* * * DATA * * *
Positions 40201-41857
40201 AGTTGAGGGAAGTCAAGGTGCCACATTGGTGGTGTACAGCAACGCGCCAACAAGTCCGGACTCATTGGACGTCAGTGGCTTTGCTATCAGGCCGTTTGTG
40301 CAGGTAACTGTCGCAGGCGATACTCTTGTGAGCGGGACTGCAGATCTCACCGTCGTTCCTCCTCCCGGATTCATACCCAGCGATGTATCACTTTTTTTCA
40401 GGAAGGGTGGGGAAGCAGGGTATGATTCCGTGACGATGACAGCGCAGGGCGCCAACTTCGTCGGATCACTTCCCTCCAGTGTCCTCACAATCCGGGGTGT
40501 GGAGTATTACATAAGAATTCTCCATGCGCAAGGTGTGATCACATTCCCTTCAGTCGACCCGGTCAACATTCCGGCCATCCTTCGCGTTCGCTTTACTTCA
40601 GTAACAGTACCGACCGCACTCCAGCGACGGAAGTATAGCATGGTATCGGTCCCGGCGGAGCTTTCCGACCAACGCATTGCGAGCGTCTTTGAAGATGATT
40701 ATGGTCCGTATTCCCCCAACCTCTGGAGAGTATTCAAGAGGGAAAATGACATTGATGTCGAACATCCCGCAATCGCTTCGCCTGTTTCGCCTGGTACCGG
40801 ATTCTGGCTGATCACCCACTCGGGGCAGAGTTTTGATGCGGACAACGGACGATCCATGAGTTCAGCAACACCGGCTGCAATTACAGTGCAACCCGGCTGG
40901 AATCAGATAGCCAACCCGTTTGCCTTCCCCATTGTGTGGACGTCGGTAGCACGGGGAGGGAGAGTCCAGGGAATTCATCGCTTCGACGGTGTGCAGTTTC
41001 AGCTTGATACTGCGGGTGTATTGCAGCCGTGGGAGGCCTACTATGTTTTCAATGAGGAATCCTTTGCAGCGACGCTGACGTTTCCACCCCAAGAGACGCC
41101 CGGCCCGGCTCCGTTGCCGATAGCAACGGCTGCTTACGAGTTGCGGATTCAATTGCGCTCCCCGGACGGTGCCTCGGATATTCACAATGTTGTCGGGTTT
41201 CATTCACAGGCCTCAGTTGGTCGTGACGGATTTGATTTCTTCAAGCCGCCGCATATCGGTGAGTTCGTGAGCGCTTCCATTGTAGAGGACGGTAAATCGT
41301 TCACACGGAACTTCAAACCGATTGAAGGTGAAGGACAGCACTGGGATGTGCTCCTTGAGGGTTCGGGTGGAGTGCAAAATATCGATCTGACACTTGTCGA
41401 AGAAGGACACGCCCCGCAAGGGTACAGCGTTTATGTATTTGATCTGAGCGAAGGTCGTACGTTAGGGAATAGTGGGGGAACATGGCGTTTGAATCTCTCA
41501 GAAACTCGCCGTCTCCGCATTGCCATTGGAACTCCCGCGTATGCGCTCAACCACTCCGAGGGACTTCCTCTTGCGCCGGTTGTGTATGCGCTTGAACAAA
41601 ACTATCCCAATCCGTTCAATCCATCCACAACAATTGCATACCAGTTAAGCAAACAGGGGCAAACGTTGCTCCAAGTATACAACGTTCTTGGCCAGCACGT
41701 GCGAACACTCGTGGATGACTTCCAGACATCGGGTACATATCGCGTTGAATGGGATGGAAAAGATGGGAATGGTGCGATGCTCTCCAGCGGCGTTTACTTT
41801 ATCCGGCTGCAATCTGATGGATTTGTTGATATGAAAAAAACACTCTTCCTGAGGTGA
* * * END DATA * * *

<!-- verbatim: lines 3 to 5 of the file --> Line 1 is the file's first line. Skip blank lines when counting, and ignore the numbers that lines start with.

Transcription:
40301 CAGGTAACTGTCGCAGGCGATACTCTTGTGAGCGGGACTGCAGATCTCACCGTCGTTCCTCCTCCCGGATTCATACCCAGCGATGTATCACTTTTTTTCA
40401 GGAAGGGTGGGGAAGCAGGGTATGATTCCGTGACGATGACAGCGCAGGGCGCCAACTTCGTCGGATCACTTCCCTCCAGTGTCCTCACAATCCGGGGTGT
40501 GGAGTATTACATAAGAATTCTCCATGCGCAAGGTGTGATCACATTCCCTTCAGTCGACCCGGTCAACATTCCGGCCATCCTTCGCGTTCGCTTTACTTCA